Sweet itch in horses
Allergic summer eczema is an annually recurring dermatosis ( skin disease ) in horses in the warm season. It can be attributed to insects’ sweet itch in horses ( especially biting midges ).
Identify summer eczema symptoms in horses and prevent triggers.
When the warm, balmy summer evenings invite you to take a well-deserved ride out into nature, many riders are surprised by his unusually nervous horse. It is not uncommon for the ride to end prematurely, and there can be no question of recovery for either side. This usually happens when riding in the morning or at dusk, preferably on bodies of water, rivers, or on the edges of forests or dunghills.
This is where the midges and black flies are primarily found – the triggers for the symptoms of summer eczema in horses. You can primarily recognize eczema by restlessness and severe itching, which can spread from the horse’s head, through the mane, to the tail. However, these signs of summer eczema are also typical of other skin diseases, such as biting lice and mange.
The cause of summer sickness in horses is the sensitization of horses to a specific protein in mosquito saliva. What is still controversial is what exactly leads to this allergy before it is triggered for the first time. Therefore, it is particularly important to recognize the symptoms in good time to prevent the suffering of eczema as quickly as possible.
The diagnosis of summer eczema is a great shock for many horse owners because a judgment of the Flensburg district court states that the reduction in the use of eczema is 50 – 100% of the value. Sweet itch also means great suffering for the horse itself, which often receives much of our love. A blood test usually makes the diagnosis.
Many horse owners are all the more interested in how they can recognize the symptoms to prevent them effectively. The basic prerequisite for this is to understand the triggers and causes of eczema that has broken out and, if possible, to avoid them as best you can.
Symptoms of sweet itch in horses
The sweet itch symptoms that are the first to be recognized in horses are mostly the result of the itching that has been triggered. So by the time you see the familiar chafing and thickening of the skin, eczema has already been bitten by Culicoides mosquitoes. If the following signs are discovered, rapid Prevention is the focus:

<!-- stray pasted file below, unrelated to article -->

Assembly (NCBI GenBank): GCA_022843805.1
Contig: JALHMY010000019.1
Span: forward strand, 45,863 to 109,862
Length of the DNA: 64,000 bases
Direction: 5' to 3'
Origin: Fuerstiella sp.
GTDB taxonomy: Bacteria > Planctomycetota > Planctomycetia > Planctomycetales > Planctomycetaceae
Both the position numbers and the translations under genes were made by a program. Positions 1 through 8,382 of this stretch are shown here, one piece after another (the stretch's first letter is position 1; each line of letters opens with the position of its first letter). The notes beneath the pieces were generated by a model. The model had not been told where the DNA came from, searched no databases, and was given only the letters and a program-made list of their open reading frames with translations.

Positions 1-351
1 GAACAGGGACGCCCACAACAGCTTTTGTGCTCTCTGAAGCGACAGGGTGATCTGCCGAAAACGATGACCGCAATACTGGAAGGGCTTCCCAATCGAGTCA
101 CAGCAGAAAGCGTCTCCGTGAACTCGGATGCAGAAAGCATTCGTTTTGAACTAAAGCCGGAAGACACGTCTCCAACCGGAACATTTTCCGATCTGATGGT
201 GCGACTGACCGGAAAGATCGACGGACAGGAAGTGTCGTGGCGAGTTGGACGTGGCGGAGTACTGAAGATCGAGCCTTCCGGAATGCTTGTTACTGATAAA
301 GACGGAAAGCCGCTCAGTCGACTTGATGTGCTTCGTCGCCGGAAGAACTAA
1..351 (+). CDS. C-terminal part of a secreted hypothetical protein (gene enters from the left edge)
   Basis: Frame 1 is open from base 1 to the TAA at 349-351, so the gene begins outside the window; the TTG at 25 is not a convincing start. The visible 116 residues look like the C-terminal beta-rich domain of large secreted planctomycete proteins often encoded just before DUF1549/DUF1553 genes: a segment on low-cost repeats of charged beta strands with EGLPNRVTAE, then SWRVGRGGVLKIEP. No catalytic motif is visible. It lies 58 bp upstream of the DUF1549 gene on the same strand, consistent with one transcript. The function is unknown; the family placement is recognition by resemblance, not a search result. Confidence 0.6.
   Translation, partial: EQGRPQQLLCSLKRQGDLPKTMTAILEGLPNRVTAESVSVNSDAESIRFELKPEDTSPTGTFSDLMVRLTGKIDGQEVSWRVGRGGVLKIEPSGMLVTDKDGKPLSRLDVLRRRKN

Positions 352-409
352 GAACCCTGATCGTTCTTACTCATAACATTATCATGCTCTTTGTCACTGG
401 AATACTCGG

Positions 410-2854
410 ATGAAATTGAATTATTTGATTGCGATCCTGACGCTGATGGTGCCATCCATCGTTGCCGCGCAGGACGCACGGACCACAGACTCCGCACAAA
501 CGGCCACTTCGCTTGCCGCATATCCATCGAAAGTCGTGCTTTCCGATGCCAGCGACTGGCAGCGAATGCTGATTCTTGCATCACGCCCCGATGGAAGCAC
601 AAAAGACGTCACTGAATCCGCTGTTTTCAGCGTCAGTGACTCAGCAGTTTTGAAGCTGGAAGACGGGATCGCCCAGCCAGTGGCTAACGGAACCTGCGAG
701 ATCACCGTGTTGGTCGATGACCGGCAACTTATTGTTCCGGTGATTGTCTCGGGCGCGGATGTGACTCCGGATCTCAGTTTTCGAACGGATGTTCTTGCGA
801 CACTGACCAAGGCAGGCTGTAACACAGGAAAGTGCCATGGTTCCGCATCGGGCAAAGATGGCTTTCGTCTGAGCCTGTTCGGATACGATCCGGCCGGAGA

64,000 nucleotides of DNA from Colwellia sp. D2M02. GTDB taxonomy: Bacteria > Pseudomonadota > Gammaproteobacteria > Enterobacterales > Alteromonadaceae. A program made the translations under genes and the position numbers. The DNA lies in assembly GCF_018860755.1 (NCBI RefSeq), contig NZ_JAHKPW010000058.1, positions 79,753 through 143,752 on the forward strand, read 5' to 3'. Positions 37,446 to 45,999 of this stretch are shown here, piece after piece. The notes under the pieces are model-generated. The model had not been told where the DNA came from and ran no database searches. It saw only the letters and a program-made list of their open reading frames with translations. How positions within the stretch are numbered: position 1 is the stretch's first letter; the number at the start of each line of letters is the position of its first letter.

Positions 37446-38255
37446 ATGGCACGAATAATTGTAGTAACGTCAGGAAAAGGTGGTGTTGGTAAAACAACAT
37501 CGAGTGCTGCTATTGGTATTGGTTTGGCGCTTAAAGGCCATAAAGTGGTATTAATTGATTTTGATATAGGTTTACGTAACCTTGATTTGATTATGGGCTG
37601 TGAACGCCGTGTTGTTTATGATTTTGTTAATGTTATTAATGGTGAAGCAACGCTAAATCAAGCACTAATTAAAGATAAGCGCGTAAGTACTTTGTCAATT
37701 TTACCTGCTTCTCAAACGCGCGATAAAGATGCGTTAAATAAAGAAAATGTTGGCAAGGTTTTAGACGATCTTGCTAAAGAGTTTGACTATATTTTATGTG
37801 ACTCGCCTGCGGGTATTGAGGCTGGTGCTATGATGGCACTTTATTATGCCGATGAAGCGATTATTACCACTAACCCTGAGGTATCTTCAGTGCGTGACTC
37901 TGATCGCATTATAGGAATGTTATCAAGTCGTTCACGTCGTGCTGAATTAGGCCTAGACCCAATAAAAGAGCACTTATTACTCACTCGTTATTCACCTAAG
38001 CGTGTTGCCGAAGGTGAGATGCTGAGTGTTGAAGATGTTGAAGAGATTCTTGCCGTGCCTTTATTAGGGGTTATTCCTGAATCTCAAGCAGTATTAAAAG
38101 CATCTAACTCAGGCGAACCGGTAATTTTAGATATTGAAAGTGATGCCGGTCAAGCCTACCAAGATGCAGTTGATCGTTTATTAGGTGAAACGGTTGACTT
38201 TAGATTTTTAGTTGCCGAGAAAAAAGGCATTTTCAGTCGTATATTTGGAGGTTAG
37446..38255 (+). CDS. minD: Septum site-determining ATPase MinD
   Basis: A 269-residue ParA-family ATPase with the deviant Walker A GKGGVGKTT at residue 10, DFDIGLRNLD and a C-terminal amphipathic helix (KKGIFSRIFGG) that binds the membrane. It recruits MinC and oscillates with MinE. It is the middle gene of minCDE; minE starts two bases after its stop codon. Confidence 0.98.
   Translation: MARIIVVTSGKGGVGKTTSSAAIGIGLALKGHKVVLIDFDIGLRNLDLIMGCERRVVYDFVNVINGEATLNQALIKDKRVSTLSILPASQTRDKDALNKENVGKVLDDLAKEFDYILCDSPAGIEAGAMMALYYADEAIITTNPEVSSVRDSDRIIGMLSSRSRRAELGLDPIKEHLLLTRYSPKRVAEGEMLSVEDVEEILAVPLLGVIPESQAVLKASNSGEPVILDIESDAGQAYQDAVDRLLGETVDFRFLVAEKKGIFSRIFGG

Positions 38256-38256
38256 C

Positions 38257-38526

Recognizing the change to eczema in good time
First, the mosquito bite manifests itself in a painless skin rash, which appears immediately after the insect bite. In summer, therefore, after every ride – even when kept in an open stable or when grazing – watch out for small bumps, primarily in areas with vertical hair, i.e., the tail, mane crest and abdominal seam. This is usually followed by itching after a few hours.
If no skin rash can be seen, but the horse rubs heavily in these areas and is restless, this is a clear warning signal. Other areas of the horse may also be affected, most likely depending on the mosquito species. Experience has shown that the symptoms of eczema develop between the ages of 3 and 6.
Other symptoms – hair loss and weeping spots
Lumps may form under the skin, usually only the size of a pinhead, called blemishes. The horse rubs itself constantly, and the resulting bare, open skin harbors the risk of a secondary infection. Bacteria and fungi can also easily penetrate weeping or bloody wounds. By this point, the condition had already worsened. An unsightly cycle begins, which entails an increasing impairment of the general condition and wound healing. Depending on the spread of eczema, a horse is (then) no longer rideable.
When the disease breaks out, a confirmed veterinary diagnosis is essential, as other skin diseases caused by fungi and parasites such as mites, lice and biting lice or an infection with the roundworm ( Oxyuris Equi = causes symptoms ranging from slight tail chafing to chafed buttocks enough) similar symptoms can arise. The skin often appears thickened, wrinkled, and dry in a chronic course. Another feature is hair loss.